Do you know how to write the date in Japanese? It is not that easy, considering that there are various ways to state the date. Though standards are being introduced, some countries have different orders. In Europe, i.e. the date starts with the day, then the month and last the year. June 20th, 2015 would be 20.06.2015, while in the US it would be 06.20.2015. For the case of Japanese, they use two calendars: the modern Gregorian calendar and the Japanese traditional calendar, called the nengo (年号) system.
Most of the times, dates are written similar to the European approach, ordering the components according to their “size”, but in reverse order, starting with the biggest component: year/month/day. The tricky part is the use of Kanji characters for the day, month and year. June 20th, 2015 would be 2015年6月20日.
年 (nen) means “year”, 月 (gatsu) “month” and 日(nichi) means “day”, though the reading (“nichi”) depends on the day and might vary.
Special readings are for the following days:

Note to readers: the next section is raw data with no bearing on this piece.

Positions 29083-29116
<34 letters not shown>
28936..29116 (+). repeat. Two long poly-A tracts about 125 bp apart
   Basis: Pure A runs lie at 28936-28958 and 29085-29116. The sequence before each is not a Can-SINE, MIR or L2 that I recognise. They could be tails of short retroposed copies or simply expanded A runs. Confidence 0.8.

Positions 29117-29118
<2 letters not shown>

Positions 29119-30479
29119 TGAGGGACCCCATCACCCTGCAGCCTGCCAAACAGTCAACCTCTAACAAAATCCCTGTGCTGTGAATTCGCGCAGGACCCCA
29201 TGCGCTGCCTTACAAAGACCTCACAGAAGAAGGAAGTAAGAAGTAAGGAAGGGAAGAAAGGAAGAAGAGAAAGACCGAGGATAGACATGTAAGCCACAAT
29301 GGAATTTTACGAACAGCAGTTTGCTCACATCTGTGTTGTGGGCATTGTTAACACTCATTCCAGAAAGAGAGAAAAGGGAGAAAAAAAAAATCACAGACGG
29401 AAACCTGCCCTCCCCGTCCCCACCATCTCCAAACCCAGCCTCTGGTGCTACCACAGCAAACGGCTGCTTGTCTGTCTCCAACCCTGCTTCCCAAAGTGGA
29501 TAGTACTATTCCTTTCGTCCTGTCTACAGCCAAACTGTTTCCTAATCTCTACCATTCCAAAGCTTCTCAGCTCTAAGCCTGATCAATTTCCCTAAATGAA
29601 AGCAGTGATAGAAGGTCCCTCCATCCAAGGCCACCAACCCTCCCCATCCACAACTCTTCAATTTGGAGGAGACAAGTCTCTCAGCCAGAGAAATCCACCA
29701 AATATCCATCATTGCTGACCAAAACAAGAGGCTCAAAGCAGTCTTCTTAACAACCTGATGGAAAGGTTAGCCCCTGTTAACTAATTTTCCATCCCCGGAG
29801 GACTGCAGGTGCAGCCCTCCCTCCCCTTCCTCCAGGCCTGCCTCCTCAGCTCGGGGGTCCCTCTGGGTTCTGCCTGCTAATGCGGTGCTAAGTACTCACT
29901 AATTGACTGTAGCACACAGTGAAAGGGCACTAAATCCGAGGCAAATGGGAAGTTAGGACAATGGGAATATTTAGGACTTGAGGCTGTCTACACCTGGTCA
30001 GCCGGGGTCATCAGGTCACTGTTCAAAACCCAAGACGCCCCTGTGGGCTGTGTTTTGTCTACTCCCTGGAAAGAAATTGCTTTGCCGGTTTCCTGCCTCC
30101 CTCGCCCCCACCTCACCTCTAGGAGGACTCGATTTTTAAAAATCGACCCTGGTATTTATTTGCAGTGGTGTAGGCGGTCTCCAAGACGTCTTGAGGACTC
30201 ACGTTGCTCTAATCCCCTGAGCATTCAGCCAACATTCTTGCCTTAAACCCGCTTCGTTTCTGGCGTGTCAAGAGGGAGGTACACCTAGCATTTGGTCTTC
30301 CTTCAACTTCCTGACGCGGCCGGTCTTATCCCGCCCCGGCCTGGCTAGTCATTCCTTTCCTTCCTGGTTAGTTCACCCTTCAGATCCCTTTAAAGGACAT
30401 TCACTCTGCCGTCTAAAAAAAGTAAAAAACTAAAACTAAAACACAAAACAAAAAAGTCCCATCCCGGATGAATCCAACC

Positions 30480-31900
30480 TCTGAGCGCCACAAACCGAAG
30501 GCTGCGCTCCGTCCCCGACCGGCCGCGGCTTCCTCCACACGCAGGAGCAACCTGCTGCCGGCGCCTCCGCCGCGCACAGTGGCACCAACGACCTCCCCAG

1日 tsuitachi – first
2日 futsuka – second
3日 mikka – third
4日 yokka – forth
5日 itsuka – fifth
6日 muika – sixth
7日 nanoka – seventh
8日 youka – eighth
9日 kokonoka – nineth
10日 tooka – tenth
from 11日 (juichi nichi) “nichi” is used. Exceptions for 20日 which is read “hatsuka”.
The Japanese traditional calendar, in English, referred to the “imperial calendar”, is connected to the Japanese era name. Each era starts with the reign of an emperor. The current era is “heisei” (平成) which started in 1989. Mostly used in formal situations (like wedding invitations, celebrations, postal stamps etc.) and by the government for official papers. The date on money is also using the nengo system.
These 500 yen coins have the date “平成二十六年,” which is heisei 26 or the year 2014. In casual writing, people write the month first, then a long slash and the day.